The American College of Sports Medicine (ACSM) is committed to ensuring people have access to safe places to be physically active, and that includes places with clean air and water. While there may not be agreement on the causes of changes in climate, the trends in rising temperatures (1), violent storms, droughts, and flooding clearly increase health risks to athletes and physically active people everywhere.
Given that ACSM encourages everyone to be physically active, both indoors and outdoors, physicians, researchers, and the broader ACSM membership all have a stake in reducing negative health effects caused by changes in climate and the environment. It is no longer purely an environmental issue; climate change is a health issue that is already harming people. Higher rates of respiratory and heat illnesses disproportionally impact children, seniors, and those with chronic illnesses. Air pollution and high ozone levels exacerbate respiratory diseases like asthma. Higher levels of pollen and longer pollen seasons prolong suffering from seasonal allergies. Extreme heat and high humidity increase the risk of dehydration, heat exhaustion, and heat stroke (2).
Acting to reduce the damage to our world and the outdoor places where people exercise, play sports and recreate is a “win-win” for ACSM members. In addition to addressing climate, these actions will also benefit individual and population health. ACSM encourages members and regional chapters to:
• Educate athletes, patients, and the public on the adverse health effects of climate change and exposure to high levels of air pollution and ozone,
• Ensure guidelines for mitigating the impact of heat on athletes are followed consistently (3-5),
• Conduct research to better determine the relationship between changing climate and environment and the health impacts on athletes and physically active people,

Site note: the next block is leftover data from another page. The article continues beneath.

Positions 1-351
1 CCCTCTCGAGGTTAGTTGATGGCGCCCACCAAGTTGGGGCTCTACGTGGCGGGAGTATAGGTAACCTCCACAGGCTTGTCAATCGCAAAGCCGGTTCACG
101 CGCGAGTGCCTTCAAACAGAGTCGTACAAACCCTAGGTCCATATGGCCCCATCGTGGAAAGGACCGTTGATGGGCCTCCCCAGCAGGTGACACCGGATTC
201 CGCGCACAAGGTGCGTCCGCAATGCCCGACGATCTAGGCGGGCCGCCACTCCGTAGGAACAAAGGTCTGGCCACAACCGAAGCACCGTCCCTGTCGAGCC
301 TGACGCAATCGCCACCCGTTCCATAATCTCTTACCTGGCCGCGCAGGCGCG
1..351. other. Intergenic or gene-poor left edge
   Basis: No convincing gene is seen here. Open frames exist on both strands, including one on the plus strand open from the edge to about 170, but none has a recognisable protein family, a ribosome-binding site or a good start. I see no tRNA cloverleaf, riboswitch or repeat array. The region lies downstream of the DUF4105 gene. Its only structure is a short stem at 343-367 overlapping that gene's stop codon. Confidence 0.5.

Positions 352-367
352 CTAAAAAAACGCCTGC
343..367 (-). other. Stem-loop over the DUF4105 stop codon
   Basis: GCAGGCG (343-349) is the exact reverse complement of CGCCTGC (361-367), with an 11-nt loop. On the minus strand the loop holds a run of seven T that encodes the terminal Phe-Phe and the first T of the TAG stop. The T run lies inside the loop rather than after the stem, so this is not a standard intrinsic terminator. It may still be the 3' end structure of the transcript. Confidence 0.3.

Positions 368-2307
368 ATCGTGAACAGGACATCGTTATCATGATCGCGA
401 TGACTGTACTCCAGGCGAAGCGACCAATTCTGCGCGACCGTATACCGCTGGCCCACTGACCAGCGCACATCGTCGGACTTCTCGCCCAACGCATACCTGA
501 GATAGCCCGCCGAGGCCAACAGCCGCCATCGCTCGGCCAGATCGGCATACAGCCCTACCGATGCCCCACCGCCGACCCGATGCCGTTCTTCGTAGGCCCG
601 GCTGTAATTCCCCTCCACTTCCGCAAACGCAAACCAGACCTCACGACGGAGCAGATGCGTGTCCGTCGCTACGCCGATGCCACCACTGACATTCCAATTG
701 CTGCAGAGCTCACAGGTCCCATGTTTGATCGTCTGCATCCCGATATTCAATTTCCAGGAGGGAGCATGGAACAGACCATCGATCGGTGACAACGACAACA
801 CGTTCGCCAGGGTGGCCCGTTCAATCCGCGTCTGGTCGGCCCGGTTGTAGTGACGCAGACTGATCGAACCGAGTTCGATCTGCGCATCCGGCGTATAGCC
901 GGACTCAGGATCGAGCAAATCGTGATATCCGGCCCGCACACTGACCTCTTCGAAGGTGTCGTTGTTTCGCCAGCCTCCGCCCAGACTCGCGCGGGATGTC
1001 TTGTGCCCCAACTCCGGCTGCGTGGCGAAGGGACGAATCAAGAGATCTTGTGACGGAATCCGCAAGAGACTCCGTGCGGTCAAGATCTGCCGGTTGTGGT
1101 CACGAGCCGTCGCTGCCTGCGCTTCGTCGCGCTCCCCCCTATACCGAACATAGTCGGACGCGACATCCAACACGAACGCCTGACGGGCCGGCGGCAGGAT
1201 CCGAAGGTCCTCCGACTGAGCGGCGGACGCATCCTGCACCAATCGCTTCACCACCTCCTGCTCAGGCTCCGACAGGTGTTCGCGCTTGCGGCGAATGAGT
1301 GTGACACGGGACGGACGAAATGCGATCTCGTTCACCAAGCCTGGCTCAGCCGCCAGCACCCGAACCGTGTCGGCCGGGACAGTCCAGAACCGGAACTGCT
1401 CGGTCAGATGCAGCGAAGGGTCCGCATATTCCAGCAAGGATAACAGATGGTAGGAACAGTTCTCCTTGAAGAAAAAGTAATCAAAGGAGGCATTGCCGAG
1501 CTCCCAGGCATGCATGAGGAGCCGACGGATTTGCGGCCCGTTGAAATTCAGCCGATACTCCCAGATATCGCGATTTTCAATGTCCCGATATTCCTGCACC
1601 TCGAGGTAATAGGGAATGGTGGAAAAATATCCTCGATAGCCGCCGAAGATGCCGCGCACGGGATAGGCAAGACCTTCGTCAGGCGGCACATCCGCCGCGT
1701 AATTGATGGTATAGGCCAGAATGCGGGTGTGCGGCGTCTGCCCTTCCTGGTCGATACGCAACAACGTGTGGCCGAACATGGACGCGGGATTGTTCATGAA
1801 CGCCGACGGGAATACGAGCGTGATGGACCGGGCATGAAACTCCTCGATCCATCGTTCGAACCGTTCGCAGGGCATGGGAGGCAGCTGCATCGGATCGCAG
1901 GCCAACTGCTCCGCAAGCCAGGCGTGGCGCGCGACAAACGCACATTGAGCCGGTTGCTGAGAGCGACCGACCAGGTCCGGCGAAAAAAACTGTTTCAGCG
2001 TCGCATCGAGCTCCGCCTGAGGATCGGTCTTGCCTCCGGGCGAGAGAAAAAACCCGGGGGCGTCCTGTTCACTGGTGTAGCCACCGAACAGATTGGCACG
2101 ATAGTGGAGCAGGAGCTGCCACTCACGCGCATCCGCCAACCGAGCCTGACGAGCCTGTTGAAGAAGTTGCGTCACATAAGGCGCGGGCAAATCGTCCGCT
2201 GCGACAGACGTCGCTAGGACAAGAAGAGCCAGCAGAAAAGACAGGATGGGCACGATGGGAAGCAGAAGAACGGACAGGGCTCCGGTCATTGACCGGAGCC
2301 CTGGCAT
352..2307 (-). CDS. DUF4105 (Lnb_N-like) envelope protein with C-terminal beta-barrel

• Use and advocate for active transportation like biking, walking, or wheelchair rolling, particularly in urban areas, to improve health, air quality, the overall environment, and the economy.
Learn more or get involved in ACSM’s signature initiative, ActivEarth
, which promotes active transportation as a solution that’s good for both personal and planetary health.
1. National Aeronautics and Space Administration. Global Surface Temperature | NASA Global Climate Change: NASA; 2018 [cited 2018 Aug 22]. Available from: https://climate.nasa.gov/vital-signs/global-temperature
2. Patz JA, Frumkin H, Holloway T, Vimont DJ, Haines A. Climate Change Challenges and Opportunities for Global Health
. JAMA. 2014;312(15):1565–1580.
3. Selected Issues in Injury and Illness Prevention and the Team Physician: A Consensus Statement.
Med Sci Sports Exerc. 2007;39(11):2058-2068.
4. Herring SA, Bergfeld JA, Boyajian-O’Neill LA, et al. Mass Participation Event Management for the Team Physician: A Consensus Statement.
Med Sci Sports Exerc. 2004;36(11):2004-2008.
5. Bergeron MF, McKeag DB, Casa DJ, et al. Youth Football: Heat Stress and Injury Risk
. Med Sci Sports Exerc. 2005;37(8):1421-1430.